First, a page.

AIMS: To evaluate the association of limited English proficiency (LEP) with reperfusion times and outcomes in patients undergoing primary percutaneous coronary intervention (PPCI) for ST-elevation myocardial infarction (STEMI). METHODS AND RESULTS: This cohort study included 5385 patients who underwent PPCI in 2013-2017 and were prospectively enrolled in the Victorian Cardiac Outcomes Registry. Data linkage to government administrative datasets was performed to identify patients' preferred spoken language, socioeconomic status, and ambulance utilization data. Patients who had a preferred spoken language other than English were defined as having LEP. Of the study cohort, 430 patients (8.0%) had LEP. They had longer mean symptom-to-door time (STDT) [164 (95% confidence interval, CI 149-181) vs. 136 (95% CI 132-140) min, P < 0.001] but similar mean door-to-balloon time [79 (95% CI 72-87) vs. 76 (95% CI 74-78) min, P = 0.41]. They also had higher major adverse cardiovascular and cerebrovascular events (MACCE; 13.5% vs. 9.9%; P = 0.02), severe left ventricular dysfunction (11.0% vs. 8.4%, P = 0.02), and heart failure (HF) hospitalizations within 30 days of PPCI (5.1% vs. 2.0%, P < 0.001). On multivariable analysis, LEP did not independently predict 30-day MACCE [odds ratio (OR) 1.16, 95% CI 0.79-1.69; P = 0.45] but was an independent predictor of both prolonged STDT ≥ 120 min (OR 1.25, 95% CI 1.02-1.52; P = 0.03) and 30-day HF hospitalizations (OR 2.01, 95% CI 1.21-3.36; P = 0.008). CONCLUSION: Patients with LEP undergoing PPCI present later and are more likely to have HF readmissions within 30 days of percutaneous coronary intervention, but with similar short-term MACCE. More effort to provide education in varied languages on early presentation in STEMI is required.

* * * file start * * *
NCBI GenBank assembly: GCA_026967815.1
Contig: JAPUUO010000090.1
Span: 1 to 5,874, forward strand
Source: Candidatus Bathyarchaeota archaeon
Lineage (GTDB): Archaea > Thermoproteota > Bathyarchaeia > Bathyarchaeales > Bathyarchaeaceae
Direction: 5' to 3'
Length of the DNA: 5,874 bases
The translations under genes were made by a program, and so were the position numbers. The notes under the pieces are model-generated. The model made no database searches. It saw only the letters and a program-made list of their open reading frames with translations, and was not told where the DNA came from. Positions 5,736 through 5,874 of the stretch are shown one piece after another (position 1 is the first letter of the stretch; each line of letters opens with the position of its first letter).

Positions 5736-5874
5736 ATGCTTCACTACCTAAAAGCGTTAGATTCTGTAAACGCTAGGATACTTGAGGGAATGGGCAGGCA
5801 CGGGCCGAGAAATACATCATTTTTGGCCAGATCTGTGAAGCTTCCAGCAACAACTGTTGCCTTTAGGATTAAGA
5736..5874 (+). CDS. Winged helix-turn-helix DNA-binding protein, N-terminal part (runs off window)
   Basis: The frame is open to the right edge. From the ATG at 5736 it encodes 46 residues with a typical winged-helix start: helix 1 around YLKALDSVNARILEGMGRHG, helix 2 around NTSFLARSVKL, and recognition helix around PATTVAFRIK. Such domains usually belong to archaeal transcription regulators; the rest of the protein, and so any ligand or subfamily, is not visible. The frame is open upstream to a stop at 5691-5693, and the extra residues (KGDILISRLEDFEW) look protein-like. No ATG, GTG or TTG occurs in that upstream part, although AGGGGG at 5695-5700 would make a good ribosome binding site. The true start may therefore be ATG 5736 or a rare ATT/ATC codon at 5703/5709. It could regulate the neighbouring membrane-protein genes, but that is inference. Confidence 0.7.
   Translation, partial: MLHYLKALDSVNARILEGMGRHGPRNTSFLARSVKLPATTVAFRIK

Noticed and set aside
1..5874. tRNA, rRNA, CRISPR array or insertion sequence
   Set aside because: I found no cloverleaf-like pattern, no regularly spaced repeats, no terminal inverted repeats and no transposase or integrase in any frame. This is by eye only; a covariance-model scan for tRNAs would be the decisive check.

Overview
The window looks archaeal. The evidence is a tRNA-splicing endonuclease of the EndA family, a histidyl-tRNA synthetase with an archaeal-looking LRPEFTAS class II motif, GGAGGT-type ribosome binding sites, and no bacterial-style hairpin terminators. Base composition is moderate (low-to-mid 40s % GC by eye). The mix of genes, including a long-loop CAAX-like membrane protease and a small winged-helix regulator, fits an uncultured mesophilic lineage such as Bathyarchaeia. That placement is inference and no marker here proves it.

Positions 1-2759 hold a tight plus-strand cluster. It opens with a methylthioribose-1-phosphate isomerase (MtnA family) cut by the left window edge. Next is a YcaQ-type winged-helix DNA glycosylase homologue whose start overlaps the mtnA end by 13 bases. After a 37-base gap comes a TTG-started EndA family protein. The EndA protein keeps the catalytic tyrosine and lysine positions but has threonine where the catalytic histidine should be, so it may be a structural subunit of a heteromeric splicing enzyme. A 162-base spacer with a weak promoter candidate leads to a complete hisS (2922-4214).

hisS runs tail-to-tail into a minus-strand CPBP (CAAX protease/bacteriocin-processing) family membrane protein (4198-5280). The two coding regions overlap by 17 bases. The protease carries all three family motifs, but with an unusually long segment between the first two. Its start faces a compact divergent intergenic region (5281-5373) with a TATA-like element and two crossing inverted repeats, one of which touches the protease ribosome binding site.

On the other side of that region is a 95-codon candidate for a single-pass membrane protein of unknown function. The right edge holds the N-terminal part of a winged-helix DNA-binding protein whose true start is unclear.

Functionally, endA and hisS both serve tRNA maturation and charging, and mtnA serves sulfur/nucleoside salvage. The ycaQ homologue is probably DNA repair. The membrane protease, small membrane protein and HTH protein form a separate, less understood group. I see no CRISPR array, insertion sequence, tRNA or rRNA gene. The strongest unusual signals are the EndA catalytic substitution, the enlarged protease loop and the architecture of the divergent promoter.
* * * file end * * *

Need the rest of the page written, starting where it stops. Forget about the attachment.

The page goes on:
|Number of pages||9|
|Journal||European Heart Journal - Quality of Care & Clinical Outcomes|
|Publication status||Published - 1 Oct 2020|
- English proficiency
- Percutaneous coronary intervention